An employee has appealed against the outcome of a grievance they have raised, and one of your managers is in the frame to chair the appeal hearing. We’ve put together a quick guide covering how to manage the grievance appeal process and be confident that the decision they reach has taken all the right things into account.
Think about the Logistics
All well-run grievance appeal hearings start with some good quality thinking about ‘the logistics’. Organise a meeting room and assemble your team. Alongside your good self and the employee in question you’ll need a note taker. The employee is also entitled to a companion. This can be a trade union representative or a colleague. Here’s some more information on the role of the companion in a formal meeting.
Once you have your team together, make sure you have the right documents. You’ll need; the employee’s appeal letter, their original grievance letter, any investigation documents, the notes from the previous hearing and the letter which confirmed the outcome.
Within the grievance appeal hearing you will be doing one of two things; reviewing the decision previously made or re-hearing the employee’s complaint. More on these later, but for now make sure there’s sufficient time in your diary to do either.
Plan the Structure of the Grievance Appeal Hearing
Start with introductions and explain the role of the companion and the role of the note taker. This isn’t just an exercise in stating the obvious, it makes sure the companion knows what their role is; and makes it clear that the notes are for everyone. We regularly get asked whether it’s better to use technology for this job. We say no. The length of the recording – and any transcription that’s needed; plus, the risk of technological breakdown are both good reasons to say no to the technological solution. Your note taker’s best efforts are what’s needed here instead.
Then, introductions over, use the employee’s letter of appeal to structure the meeting. Go into ‘receive mode’ and listen to the points they want to raise. Try some great ‘open’ questions – like ‘help me understand’ and ‘tell me more about’ to really get to the detail.
Once you have the full picture, it’s time to decide whether you will be reviewing the grievance chairperson’s decision or going back to square one and re-hearing the case.
Re-hearing the Case Vs Reviewing the Decision
This is an important decision to get right, and there are some simple ways you can reach that decision.
If the employee is claiming that the grievance chairperson was biased or prejudiced against them, that the hearing was pointless or a foregone conclusion before they entered the room – a rehearing is likely to be the way to go.
If the employee is claiming that the decision was unreasonable based on the facts in front of them, didn’t consider a piece of evidence or didn’t apply a rule or policy in the right way, reviewing the manager’s decision may well be the right route to take. We take an in-depth look at what to consider when you are reviewing the case and what to do if you are rehearing the case in our digital learning course, planning your grievance appeal.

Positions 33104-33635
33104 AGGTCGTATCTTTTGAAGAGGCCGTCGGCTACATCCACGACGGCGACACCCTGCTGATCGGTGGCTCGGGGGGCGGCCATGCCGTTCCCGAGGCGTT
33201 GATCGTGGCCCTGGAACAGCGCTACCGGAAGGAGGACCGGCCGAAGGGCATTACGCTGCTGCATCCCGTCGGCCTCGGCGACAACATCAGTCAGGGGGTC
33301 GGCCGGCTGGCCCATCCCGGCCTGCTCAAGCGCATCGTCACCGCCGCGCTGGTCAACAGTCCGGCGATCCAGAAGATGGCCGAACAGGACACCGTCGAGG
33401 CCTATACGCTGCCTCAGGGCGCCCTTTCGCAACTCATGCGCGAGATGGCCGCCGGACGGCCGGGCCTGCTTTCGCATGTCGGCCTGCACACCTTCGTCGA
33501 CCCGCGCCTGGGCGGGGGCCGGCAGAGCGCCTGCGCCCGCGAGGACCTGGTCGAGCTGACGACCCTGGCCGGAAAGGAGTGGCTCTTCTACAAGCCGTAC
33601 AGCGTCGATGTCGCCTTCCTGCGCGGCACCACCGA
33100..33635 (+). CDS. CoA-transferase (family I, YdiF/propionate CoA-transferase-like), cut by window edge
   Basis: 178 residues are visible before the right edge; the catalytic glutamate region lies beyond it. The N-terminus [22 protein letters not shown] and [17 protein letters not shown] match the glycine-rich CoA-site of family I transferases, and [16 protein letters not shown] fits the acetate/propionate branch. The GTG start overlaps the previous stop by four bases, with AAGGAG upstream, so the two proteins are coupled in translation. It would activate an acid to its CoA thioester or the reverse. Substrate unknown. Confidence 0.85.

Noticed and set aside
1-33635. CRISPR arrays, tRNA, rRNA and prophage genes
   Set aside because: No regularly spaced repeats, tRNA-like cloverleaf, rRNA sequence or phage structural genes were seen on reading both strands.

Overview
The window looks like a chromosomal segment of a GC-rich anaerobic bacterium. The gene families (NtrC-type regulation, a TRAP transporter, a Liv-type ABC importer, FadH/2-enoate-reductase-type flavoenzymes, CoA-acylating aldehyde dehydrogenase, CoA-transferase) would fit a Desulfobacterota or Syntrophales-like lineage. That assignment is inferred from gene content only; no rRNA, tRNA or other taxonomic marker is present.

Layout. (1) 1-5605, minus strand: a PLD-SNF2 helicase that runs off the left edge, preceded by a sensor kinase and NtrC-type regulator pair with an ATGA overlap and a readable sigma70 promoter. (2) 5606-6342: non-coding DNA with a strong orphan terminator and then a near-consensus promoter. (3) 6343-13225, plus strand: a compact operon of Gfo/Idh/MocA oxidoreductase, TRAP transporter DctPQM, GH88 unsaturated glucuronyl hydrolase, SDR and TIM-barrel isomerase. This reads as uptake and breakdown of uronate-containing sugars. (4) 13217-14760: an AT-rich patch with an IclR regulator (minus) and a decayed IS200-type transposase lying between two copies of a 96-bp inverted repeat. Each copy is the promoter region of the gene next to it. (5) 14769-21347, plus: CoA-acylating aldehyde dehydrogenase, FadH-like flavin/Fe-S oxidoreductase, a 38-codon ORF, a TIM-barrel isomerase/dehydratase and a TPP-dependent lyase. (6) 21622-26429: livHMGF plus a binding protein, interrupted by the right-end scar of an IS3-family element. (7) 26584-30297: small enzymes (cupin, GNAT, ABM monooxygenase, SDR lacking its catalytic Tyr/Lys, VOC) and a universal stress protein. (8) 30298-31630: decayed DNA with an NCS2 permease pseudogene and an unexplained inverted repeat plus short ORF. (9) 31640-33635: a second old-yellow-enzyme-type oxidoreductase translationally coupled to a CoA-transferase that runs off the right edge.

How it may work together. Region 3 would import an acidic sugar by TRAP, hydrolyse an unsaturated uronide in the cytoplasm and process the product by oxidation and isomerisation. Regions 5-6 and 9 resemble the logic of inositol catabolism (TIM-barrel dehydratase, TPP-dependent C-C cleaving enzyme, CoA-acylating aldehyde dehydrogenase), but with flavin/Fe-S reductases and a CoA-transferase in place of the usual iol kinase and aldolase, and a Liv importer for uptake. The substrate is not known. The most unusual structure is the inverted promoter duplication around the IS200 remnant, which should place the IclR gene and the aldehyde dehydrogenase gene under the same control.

Remember that before you make this decision, there is nothing wrong with a short adjournment to gather your thoughts. Don’t feel duty bound to make your decision there and then.
Making Your Decision and Communicating the Outcome
So, it’s time to decide to ‘uphold’ or to ‘overturn’ the previous decision.
If you have managed the appeal as a re-hearing, assemble all the evidence you have gathered and use it to draw your conclusions. This way you’ll be confident you have been logical, taken everything relevant into account and looked at the case from all angles.
If you have heard the appeal as a review you need to focus on the crux of the employee’s appeal and frame your decision around whether it appears to have been a ‘reasonable’ one.
A great tip for doing this is to put the decision and the evidence side by side. Ask yourself; was it a logical decision? Was everything relevant factored into making it? Did they (that is the grievance chairperson) look at the point from all angles? If you think that it is reasonable – uphold the decision. If you think there is room for improvement – overturn the decision, give your new outcome and provide recommendations. There may be some elements of it that you are comfortable with, and others that you are not so. Think about those ‘uncomfortable bits’. Are they serious enough to make the whole decision unsound? If yes, overturn the decision.
Once you have made your decision, communicating the outcome might feel like the easy bit. Don’t forget these essential components; explain your decision clearly, outline any next steps that might need to be taken, check your policy to see if there is room for another appeal and finally, give your decision to HR to be included in the outcome letter.
Encourage your managers to follow these key steps and they can’t go far wrong in doing a great job on their appeal hearing. Vista provides advice and support on a wide range of people management topics and we’ve produced a series of short, snappy micro learning videos which cover people management tasks just like this one, broken down into a series of logical next steps. They are in time, on point pieces of guidance that help managers to tackle each part of the job with confidence.